• There were more than 900,000 spam messages and nearly 800 malware-related incidents from January to April. 
  • Close to 50,000 malicious URLs tied to COVID-19 were detected between January and April.

Financial institutions, such as banks and insurance providers, are noticing a major jump in threats related to coronavirus, as nearly three-quarters report a rise in cybercrime since the pandemic started. Close to 40 percent of financial institutions believe that their customers are at a greater risk for cybercrime and fraud. Over 40 percent report that the work-from-home model elevated by the pandemic makes them less secure and more vulnerable to cyberattacks. Data breaches, commonly using ransomware and phishing tactics, are up in 2021 as well, with 281.5 million people impacted by a data breach through October. There have already been more data breaches in 2021 than in all of 2020. The pandemic continues to provide cybercriminals with ample opportunities to exploit security vulnerabilities as well as people’s fear related to COVID-19.

Defense against these threats

Cybercriminals look for vulnerabilities in security systems and exploit human users directly. The best defenses against these threats are awareness, education, and prevention tactics. With more and more workers working remotely, it is more important than ever to practice good cyber hygiene and to keep networks and systems secure. Here are some best practices for defending against cyberthreats:

  • Educate workers on secure practices. Use a standard security protocol and work-from-home organizational policies that are detailed and followed by every employee for every device.
  • Ensure that remote workers are working on a secure network and that the home Wi-Fi router is configured in a secure manner.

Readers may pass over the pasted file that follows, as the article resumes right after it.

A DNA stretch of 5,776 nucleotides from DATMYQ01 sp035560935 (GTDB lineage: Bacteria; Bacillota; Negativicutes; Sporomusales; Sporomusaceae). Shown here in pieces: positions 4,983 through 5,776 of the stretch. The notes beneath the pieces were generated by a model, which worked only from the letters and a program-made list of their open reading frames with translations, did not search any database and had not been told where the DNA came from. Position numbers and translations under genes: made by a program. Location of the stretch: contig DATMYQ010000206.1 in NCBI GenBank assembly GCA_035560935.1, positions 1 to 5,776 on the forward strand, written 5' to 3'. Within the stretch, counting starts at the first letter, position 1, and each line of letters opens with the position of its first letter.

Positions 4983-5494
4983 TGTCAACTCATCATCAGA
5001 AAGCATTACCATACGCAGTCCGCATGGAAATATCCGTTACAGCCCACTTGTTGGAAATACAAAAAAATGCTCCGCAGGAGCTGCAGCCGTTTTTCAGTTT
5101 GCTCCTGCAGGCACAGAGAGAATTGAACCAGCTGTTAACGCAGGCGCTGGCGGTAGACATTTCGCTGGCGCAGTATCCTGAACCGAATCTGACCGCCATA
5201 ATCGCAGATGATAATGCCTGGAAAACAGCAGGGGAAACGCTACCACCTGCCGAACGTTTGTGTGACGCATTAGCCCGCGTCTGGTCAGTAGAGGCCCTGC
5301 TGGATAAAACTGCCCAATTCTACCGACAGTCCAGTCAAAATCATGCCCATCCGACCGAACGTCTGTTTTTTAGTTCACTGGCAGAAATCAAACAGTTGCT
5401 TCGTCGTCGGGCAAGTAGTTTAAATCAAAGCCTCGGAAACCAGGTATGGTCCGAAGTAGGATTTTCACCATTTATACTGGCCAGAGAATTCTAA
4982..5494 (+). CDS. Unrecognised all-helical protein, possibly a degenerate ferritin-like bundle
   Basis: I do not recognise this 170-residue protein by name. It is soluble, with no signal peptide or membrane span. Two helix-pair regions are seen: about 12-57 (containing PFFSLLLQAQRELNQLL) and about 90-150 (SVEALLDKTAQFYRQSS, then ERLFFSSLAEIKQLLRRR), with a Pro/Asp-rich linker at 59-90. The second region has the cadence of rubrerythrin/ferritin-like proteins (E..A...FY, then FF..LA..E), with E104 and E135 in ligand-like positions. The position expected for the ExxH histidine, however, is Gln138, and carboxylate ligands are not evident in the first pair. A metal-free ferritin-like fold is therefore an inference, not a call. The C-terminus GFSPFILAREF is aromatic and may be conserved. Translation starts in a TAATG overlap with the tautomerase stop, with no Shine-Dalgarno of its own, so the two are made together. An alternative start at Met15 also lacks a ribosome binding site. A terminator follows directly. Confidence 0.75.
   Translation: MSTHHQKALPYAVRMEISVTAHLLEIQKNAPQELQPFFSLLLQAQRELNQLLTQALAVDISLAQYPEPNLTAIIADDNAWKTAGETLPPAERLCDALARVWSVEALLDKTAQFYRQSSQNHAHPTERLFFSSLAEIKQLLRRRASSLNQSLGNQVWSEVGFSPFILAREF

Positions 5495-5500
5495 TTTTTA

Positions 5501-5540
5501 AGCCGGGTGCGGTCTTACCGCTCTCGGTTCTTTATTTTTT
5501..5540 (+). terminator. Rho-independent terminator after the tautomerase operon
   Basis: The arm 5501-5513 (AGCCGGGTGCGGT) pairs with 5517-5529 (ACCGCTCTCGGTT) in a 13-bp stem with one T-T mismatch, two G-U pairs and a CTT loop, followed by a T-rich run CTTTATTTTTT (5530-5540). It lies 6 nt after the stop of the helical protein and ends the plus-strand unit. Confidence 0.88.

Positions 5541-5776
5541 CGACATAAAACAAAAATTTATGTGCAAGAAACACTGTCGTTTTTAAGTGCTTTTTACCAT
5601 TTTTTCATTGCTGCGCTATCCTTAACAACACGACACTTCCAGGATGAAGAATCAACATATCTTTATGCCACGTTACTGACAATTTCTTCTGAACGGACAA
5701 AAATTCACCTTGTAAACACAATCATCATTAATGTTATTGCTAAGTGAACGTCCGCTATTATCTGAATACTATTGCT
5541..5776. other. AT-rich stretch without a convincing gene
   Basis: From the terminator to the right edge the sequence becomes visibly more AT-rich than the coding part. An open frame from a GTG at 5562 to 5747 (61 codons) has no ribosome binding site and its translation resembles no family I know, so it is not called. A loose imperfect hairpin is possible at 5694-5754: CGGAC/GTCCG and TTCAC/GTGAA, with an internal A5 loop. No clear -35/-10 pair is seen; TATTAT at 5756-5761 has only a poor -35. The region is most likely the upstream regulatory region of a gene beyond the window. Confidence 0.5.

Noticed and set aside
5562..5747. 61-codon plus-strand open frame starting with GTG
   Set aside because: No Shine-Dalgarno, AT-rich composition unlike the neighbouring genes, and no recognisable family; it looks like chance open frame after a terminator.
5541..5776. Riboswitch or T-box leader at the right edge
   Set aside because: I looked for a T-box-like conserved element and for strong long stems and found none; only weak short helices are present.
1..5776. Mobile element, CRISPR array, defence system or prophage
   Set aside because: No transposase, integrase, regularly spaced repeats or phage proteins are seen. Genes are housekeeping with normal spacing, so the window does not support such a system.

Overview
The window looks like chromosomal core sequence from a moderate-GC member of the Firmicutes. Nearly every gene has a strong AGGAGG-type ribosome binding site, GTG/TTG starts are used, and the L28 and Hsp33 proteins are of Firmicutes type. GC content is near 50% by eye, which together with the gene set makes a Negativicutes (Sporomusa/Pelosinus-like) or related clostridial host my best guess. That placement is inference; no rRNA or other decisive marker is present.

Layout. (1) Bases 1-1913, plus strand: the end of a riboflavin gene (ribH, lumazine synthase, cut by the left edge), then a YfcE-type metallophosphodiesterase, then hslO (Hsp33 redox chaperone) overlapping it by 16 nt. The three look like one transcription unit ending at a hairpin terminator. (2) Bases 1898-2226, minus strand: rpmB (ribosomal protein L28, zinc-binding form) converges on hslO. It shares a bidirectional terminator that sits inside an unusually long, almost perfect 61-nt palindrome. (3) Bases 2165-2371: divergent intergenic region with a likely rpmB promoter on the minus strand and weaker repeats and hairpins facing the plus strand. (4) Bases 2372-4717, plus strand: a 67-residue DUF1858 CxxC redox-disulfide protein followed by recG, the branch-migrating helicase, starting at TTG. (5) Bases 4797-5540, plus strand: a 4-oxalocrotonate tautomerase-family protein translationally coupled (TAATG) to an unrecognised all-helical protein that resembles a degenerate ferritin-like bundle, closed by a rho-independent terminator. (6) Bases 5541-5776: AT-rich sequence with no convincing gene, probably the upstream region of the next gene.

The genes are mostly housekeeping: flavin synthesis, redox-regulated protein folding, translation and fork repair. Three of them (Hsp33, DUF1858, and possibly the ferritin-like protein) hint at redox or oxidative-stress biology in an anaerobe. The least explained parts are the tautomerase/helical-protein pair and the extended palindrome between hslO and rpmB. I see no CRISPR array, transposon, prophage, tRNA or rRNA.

• Use multi-factor authentication and secure passwords that are changed regularly.
  • Make strong passwords that are at least 12 characters, containing letters, numbers, symbols, and a mix of uppercase and lowercase letters.
  • Do not reuse passwords. Create different ones for everything, and do not share them.
  • Keep hardware and software up to date, and ensure patches are installed as needed.
  • Use anti-virus and anti-malware software.
  • Encrypt all devices that contain proprietary, employee, or sensitive information or data.
  • Keep data and devices secured and locked up when not working.
  • Train employees to recognize phishing scams, and educate workers not to click on links or download suspicious attachments contained in emails. Instead, they should send them to the IT security team for verification.
  • Educate users about malicious websites and URLs, and instruct them to only go to authorized websites directly.
  • Keep a secure backup of your data to protect yourself from ransomware attacks. If all sensitive information is not stored in the same place, it will be harder for cybercriminals to hold your data hostage when you are able to access it elsewhere already.
  • Conduct safe remote meetings by using an approved platform, introduce new participants as they join, choose new meeting codes for each meeting and change them regularly, and do not record the meetings if it is not extremely necessary.
  • Perform regular health scans on all computers and mobile devices.
  • When using a mobile device, only download apps from a trusted source.
  • Keep secure and confidential information locked up on a work computer, and do not transfer it to personal devices.
  • Disable outdated and third-party components, as these can be used as entry points.
  • Keep social media accounts secure by regularly updating and checking privacy settings.
  • Keep up with current cybersecurity threats and trends, as malicious websites, known schemes, names of hackers, and cyberattack information is published to help educate the public and prevent future victims.

If you believe you are the victim of cybercrime, report it right away to the local police. Victims of fraud should report the incident directly to the Federal Trade Commission (FTC). There are also a number of security products and services that can help to protect both individuals and organizations from potential data breaches and cybercrime risks. Cybercriminals are expanding their reach during the pandemic. Businesses need to beef up security practices and continually evolve to help prevent, thwart, stop, and minimize potential consequences of a cyberattack.